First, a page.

Flight seeing, or adventure tours by air, is aviations response to kayaking. In a country where all the roads are pretty much confined within city limits, and where transportation through the wilderness is based on shipping or aviation, the large panorama windows of a helicopter or a small fixed wing aircraft, provide the viewer with sights of Greenland that few people get to experience.
As a rule, it will take you about a week on foot to cover the distance you can traverse by air in an hour, and we recommend you experience the landscape in both ways. But if your aim is to have an overview and see how the country changes patterns from oceans to fiords to mountains to the inland area and the ice, then a flight seeing adventure is your obvious choice.
“My favorite was the flight to get the scale of the Ilulissat Ice Fjord, which is stupendous! I am still trying to get my head around the scale! I would not have missed this for the world. It is truly an opportunity of a lifetime!”
“It was one of the best things we have ever done in Greenland! The helicopter went up over a ridge, and the pilots were just playing because they went really low and followed the river – even the curves when they could have just gone straight. It was really ace!”
MUSK OXEN AND THE ICE CAP IN KANGERLUSSUAQ
The ride in the in small, nimble five passenger air craft passes over a landscape marked by the moving ice and its gradual withdrawal. From the sandy bottom of the fiord - deposits come from under the ice and are carried there by melting glacial rivers during summer - over gentle hills and rounded mountains to clearly visible moraines - marking the beginning of the inland ice, and the landscape steadily rising towards the Ice Cap.
Be sure to look carefully at the landscape on the way towards the Ice Cap. Because in 1964 biologists moved 27 musk oxen to the mountains around Kangerlussuaq and that tiny band of animals has today grown to a population of more than 10.000 musk oxen.
It should be easy to spot animals in such large numbers, but the herds are always on the move and therefore easier to watch from the air. The pilots from Air Zafari know the terrain so well that they guarantee everyone will see the musk oxen on all their flights in the Kangerlussuaq area. If they can’t locate any animals in the first valley they will just continue on to the next one.
THE ICE FIORD AND ILULISSAT
The ice fiord, Kangia in Ilulissat, is the ultimate destination for many travellers to Greenland, and combined with boat tours among the icebergs and hiking trips along the edge of the fiord, flight seeing tours really prove their worth.
Ilulissat offers helicopter tours to the Ice fiord as well as large-scale adventures in fixed wing aircraft with extended range, providing an opportunity to see the world in even greater perspective when flying over the glacier at Eqi, and on out over the Disko Bay.
In Ilulissat there are very good opportunities to see whales from above, when they come up for air, breaking the water surface between the icebergs.
Although the following may sound like a weird nature experience, the presence of cruise ships will show the viewer in a very obvious way that even these massive floating hotels pale in comparison to the gigantic icebergs.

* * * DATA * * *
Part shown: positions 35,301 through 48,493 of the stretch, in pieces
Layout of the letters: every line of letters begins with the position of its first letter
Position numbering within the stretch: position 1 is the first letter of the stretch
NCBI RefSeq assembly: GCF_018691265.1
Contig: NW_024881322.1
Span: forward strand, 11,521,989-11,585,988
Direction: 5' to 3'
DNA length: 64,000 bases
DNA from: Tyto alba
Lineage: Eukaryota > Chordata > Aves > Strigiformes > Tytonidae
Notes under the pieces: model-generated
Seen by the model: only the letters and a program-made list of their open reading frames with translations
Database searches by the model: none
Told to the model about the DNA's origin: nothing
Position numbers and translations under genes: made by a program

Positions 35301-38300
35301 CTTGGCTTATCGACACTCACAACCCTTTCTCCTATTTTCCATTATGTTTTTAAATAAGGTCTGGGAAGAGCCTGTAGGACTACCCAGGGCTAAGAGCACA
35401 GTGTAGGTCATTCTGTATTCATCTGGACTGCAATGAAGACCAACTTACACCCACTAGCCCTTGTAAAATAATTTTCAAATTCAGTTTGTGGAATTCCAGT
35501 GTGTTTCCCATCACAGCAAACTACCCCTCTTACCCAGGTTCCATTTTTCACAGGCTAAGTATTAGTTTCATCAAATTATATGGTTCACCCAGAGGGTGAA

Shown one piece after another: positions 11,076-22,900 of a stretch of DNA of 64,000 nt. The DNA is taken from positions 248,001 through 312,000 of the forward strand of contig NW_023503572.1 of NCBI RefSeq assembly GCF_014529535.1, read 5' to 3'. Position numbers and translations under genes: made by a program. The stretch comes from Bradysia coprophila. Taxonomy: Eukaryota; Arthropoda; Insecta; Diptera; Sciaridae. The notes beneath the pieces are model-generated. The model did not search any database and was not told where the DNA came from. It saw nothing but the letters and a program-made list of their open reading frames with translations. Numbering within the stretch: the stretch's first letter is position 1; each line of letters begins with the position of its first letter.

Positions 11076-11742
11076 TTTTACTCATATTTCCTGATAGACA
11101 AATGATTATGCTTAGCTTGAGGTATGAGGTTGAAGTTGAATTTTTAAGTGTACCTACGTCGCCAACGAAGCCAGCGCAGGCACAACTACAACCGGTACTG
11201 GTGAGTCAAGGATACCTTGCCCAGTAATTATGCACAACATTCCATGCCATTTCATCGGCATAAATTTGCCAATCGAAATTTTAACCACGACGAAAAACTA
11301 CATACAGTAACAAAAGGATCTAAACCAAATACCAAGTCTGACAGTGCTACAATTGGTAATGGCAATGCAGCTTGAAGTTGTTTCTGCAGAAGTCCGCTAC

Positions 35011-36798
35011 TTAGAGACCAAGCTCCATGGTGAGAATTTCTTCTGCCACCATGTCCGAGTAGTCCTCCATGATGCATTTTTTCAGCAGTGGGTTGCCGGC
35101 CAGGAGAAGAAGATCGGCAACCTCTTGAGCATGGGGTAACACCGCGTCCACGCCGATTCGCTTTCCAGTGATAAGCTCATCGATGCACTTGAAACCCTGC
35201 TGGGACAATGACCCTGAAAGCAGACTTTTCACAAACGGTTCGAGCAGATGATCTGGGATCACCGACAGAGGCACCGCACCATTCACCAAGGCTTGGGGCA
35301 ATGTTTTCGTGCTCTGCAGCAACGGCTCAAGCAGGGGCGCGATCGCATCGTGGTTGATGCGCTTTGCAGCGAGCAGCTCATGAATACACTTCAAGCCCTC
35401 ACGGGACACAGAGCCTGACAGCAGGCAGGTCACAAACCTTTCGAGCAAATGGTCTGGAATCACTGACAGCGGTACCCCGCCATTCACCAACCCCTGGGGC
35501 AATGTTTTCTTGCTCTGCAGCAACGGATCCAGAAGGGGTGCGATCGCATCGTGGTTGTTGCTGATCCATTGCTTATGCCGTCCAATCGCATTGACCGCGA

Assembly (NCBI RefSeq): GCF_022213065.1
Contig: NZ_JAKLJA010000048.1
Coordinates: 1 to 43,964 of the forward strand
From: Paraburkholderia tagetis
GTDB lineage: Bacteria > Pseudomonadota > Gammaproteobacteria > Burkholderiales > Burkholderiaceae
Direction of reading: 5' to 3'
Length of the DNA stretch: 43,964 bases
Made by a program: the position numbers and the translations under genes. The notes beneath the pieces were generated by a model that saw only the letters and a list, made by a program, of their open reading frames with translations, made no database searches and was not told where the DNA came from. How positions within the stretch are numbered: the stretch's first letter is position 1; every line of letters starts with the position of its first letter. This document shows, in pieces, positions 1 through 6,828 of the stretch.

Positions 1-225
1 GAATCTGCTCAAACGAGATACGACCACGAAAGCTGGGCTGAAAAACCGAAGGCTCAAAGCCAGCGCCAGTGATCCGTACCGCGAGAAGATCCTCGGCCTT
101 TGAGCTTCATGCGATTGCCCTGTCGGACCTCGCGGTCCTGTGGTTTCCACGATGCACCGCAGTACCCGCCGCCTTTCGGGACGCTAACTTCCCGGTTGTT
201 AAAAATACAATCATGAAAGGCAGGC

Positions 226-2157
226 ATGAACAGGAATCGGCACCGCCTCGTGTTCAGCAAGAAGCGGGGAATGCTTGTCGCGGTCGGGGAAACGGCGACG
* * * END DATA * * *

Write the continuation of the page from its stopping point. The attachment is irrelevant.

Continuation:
The world seems deceptively simple when viewed from above. The gigantic icebergs in the water look like ice cubes in a bath tub, the city like colorful Lego bricks and the mountains on the volcanic island of Qeqertarsuaq shrink in size resembling easy hills to run up on. Flying is not a bad idea at all.
“The helicopter tour was impressive! I have seen glaciers before, but this is much bigger and more impressive! It looked much more serious!”
- The operator of air tours, Air Zafari offers tourist flights in Ilulissat, Kangerlussuaq and Kulusuk.
- Air Greenland offers helicopter flights in Ilulissat.
- Each tour usually lasts from about 25 minutes to 1½ hours.
- Air Zafari uses special aircraft for flight seeing tours which provide excellent opportunities for great photo shoots from every window on the aircraft.
RAW MOUNTAINS, ICE, AND SMALL COMMUNTIES IN EAST GREENLAND
In Eastern Greenland everything always seems a little bigger, wilder and more desolate than in Western Greenland. Especially if one chooses to believe the local population. Maybe there is something to it, because surrounding the airport at Kulusuk and the main town of Tasiilaq a raw world emerges with razor sharp peaks on the mountain ridges which stretch towards the north and the south, as far as the eye can see.
Going for a ride with Air Zafari in East Greenland, you will quickly get an appreciation of the logistical challenges that we live with, in our daily lives. The Ice Cap towards the west flanks the tiny belt of mountains and fiords, and from the around the middle of July, in the Denmark Strait towards the east, the pack ice descends straight down from the Arctic Ocean and mixes with the many icebergs from the Sermilik glacier in a tight belt around Tasiilaq.
The flow of broken pack ice, which the ocean currents push towards the south, affects life in East Greenland, and sometimes the heavy traffic of small boats with local people going to and from the small scattered communities, often have to slow down considerably while the passengers onboard assist in navigation, pushing the ice floes aside and looking for clear water between the icebergs.
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